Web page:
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Illinois Dems dodge GOP shutdown vote trap

Updated: November 7, 2013 6:44AM

Navigating the partial federal government showdown, heading into a second week, Democratic Illinois House members Brad Schneider, Bill Foster and Cheri Bustos split with party leaders and cast votes with the GOP. Here’s why, plus other observations:

Schneider, Foster and Bustos made a series of votes in recent days inoculating them in 2014 against GOP charges that they did not vote to keep government open. The three, all centrists, also get from these votes the ability to say they don’t follow their House Democratic liberal leaders lockstep.

Freshmen Schneider and Bustos are headed into tough 2014 re-election battles with rematches brewing against the GOP incumbents they defeated, Bob Dold and Bobby Schilling.

The shutdown started Tuesday, and with no quick fix and public outrage swelling, Republican leaders who control the House offered to re-open government piecemeal with bills to fund veterans programs, the National Park Service, the National Institutes of Health, FEMA and Women, Infants, and Children nutrition programs.

Schneider, Bustos and Foster voted for all of them, part of a small group of House Democrats that the GOP peeled off.

Congressional Democrats and the Obama White House are rejecting the piecemeal tactic, mainly on the grounds of not letting the House tea party faction pick and choose agencies and departments they want to reopen. The piecemeal bills are DOA in the Senate, so the exercise is highly symbolic.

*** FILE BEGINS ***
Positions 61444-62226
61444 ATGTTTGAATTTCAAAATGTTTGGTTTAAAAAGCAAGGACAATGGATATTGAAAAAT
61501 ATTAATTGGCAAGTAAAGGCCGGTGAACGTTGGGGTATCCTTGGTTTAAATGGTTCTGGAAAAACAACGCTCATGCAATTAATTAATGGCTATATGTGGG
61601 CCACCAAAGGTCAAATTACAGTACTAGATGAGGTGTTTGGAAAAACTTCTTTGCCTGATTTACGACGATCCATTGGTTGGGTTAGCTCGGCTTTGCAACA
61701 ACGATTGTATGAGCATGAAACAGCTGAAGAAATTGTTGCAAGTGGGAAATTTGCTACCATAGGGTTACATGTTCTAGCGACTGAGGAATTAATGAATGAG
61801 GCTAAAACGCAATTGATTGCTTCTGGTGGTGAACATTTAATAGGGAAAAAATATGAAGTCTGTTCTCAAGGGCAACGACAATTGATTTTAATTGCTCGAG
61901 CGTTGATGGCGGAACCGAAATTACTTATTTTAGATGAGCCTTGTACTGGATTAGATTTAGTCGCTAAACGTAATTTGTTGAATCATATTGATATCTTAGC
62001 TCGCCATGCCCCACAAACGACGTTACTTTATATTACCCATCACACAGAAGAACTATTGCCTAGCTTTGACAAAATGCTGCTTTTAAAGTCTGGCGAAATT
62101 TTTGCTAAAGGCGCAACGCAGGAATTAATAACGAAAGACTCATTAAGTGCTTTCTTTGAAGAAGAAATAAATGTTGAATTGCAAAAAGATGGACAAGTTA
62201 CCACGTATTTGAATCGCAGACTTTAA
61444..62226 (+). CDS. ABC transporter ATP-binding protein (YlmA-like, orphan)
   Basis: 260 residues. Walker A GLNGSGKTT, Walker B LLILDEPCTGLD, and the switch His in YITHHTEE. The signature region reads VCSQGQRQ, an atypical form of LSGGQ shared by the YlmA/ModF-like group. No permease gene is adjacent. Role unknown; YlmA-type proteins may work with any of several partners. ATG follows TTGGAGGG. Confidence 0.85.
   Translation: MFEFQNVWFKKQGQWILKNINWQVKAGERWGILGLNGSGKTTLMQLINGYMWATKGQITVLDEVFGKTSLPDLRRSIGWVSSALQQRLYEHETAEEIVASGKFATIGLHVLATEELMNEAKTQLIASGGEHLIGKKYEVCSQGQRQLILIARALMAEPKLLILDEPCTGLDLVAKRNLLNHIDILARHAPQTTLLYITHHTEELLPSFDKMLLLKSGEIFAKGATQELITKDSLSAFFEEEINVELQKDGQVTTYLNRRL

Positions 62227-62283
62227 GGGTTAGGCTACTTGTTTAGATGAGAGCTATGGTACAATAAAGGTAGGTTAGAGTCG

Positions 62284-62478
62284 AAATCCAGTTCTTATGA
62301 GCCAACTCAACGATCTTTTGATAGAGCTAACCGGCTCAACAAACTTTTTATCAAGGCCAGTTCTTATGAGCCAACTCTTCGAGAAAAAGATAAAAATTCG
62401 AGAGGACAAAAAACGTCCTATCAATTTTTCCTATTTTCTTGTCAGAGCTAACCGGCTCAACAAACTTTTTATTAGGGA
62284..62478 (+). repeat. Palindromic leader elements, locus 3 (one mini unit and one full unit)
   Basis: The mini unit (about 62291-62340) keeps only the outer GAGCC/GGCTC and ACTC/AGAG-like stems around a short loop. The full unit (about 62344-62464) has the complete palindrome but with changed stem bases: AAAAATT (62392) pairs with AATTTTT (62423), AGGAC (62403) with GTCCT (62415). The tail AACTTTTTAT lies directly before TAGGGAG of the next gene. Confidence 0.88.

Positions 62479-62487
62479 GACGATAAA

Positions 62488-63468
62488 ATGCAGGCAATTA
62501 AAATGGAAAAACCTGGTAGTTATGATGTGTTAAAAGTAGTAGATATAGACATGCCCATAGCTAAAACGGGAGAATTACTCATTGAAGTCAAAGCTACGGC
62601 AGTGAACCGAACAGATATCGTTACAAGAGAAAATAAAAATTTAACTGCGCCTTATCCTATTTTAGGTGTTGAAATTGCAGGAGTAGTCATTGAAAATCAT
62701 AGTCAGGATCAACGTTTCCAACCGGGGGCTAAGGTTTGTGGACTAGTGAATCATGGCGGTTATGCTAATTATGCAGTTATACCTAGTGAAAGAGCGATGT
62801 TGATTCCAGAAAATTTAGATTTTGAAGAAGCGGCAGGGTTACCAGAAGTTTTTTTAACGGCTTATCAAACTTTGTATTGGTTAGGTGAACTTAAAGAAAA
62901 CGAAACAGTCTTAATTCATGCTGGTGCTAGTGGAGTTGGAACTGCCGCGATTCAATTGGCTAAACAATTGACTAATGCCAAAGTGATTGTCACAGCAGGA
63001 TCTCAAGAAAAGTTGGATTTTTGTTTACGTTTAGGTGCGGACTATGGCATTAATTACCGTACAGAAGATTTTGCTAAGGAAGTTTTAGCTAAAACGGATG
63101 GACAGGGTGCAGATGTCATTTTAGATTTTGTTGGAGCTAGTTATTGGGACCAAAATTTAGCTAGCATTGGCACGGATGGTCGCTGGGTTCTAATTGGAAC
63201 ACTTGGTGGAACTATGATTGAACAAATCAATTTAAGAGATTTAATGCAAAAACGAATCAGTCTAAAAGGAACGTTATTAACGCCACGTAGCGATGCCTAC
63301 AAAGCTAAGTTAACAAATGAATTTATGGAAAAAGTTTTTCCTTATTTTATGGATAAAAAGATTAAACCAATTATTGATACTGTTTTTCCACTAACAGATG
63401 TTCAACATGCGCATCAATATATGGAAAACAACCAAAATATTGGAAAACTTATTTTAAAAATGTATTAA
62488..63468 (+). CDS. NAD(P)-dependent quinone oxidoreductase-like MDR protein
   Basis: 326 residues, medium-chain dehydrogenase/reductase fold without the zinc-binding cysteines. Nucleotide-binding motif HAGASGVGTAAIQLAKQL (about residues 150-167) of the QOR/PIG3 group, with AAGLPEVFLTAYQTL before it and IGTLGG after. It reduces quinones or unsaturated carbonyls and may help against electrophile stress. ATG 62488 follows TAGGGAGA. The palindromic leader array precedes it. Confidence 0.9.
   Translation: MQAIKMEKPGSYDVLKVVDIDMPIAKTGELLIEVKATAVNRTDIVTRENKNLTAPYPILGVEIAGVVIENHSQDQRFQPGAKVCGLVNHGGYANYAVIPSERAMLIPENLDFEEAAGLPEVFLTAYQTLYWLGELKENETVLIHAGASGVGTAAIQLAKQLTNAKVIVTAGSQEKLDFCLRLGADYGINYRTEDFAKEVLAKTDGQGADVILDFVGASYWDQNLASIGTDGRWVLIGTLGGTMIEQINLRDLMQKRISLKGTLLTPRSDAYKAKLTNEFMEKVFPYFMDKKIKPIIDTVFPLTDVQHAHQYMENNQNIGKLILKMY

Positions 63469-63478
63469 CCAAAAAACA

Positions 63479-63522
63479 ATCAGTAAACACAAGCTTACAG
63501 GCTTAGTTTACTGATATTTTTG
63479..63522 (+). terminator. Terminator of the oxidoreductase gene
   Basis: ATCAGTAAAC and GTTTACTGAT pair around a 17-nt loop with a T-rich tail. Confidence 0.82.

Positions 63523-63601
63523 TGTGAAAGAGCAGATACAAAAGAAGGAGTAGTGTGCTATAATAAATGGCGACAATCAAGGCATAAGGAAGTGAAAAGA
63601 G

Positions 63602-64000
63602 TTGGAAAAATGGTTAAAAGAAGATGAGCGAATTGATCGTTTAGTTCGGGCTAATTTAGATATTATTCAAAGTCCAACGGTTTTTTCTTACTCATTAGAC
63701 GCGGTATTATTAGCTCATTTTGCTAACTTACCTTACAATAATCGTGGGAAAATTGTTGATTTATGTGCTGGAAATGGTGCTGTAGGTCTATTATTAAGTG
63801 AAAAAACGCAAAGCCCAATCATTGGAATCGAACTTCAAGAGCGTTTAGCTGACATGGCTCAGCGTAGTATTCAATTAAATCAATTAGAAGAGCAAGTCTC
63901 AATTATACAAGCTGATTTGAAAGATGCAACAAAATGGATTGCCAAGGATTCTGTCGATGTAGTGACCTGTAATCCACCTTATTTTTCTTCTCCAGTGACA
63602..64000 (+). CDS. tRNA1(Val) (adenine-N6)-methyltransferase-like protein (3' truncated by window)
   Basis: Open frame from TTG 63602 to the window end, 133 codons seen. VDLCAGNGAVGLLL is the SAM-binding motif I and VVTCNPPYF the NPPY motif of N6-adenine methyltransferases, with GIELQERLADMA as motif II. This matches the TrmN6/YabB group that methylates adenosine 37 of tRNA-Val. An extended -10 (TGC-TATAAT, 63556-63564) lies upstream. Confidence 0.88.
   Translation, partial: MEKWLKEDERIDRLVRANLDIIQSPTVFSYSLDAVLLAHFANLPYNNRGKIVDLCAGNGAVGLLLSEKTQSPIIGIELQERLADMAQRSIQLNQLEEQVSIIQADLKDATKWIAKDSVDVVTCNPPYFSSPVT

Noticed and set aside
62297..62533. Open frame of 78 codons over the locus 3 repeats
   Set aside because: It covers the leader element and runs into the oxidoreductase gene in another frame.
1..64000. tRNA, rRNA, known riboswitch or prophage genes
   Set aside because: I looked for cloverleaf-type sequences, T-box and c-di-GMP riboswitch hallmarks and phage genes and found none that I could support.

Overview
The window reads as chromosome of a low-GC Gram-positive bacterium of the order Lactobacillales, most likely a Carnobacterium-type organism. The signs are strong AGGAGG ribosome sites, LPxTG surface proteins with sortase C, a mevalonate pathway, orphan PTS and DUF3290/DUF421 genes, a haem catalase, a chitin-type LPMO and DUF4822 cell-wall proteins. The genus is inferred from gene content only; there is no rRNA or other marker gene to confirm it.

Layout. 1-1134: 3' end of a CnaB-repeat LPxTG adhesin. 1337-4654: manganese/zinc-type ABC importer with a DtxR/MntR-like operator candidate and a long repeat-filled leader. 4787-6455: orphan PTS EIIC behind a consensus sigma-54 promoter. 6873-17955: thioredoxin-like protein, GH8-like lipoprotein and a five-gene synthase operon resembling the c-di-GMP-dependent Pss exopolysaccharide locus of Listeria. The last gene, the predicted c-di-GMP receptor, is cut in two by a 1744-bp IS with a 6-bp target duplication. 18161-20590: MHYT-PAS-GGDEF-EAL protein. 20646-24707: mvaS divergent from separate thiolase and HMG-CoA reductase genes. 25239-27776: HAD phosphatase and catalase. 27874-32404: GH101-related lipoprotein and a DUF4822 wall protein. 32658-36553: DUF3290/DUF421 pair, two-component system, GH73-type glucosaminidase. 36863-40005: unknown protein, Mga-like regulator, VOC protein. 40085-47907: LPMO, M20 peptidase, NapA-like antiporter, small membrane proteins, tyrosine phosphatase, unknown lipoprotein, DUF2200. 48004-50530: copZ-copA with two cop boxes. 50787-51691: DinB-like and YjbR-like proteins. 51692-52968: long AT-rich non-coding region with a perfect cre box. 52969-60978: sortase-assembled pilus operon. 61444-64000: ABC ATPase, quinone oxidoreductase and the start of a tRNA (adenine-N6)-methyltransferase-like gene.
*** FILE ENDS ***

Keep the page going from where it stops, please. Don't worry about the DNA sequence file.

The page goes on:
“This is a very small step in the right direction,” Foster said when I asked him about his votes. “So on balance I supported it.”

In the absence of a deal to fund all of government, “if we can get little pieces open, let’s get little pieces open,” Schneider told me.

Bustos “voted as she felt was in the best interest of her district each time,” her spokesman, Colin Milligan told me.

Proving my point that Schneider, Bustos and Foster avoided a GOP vote trap: A short time after a Friday vote on another piecemeal bill, the National Republican Campaign Committee issued a press release accusing Illinois Democratic freshman Rep. Bill Enyart of “voting against funding for women and children living in poverty.”

The GOP piecemeal strategy had the added advantage, from the Republican perspective, of backing Democrats into a corner with no votes to be used against them in 2014.

Freshman Rep. Tammy Duckworth (D-Ill.), a wounded Iraq war vet, is an advocate for veterans programs. Still, she voted against the piecemeal veterans programs funding bill, which came in at $6 billion less than was on the table previously.

Duckworth, who so far faces no major 2014 challenger, said, “I see games being played, these little bills that they put up that they know are not going anywhere in the Senate. And they are just throwing up these votes for no reason, other than to force bad votes and to force the fight to continue.”

The shutdown has thrown a spotlight on House Speaker John Boehner (R-Ohio) and the problems he has because of pressures from his tea party faction, about 30 members.

All six GOP Illinois House members are in Boehner’s court on this one. Rep. Peter Roskam (R-Ill.) is on Boehner’s top leadership team.

In Illinois, the 2012 elections resulted in the departure of the only tea party Republican, Joe Walsh, and the only two GOP moderates, Judy Biggert and Bob Dold.

We’ll know soon if any GOP Illinois incumbents, all mainstream conservatives, attract tea party primary rivals. Filing for the March Illinois primary closes Dec. 2.


Twitter: @lynnsweet

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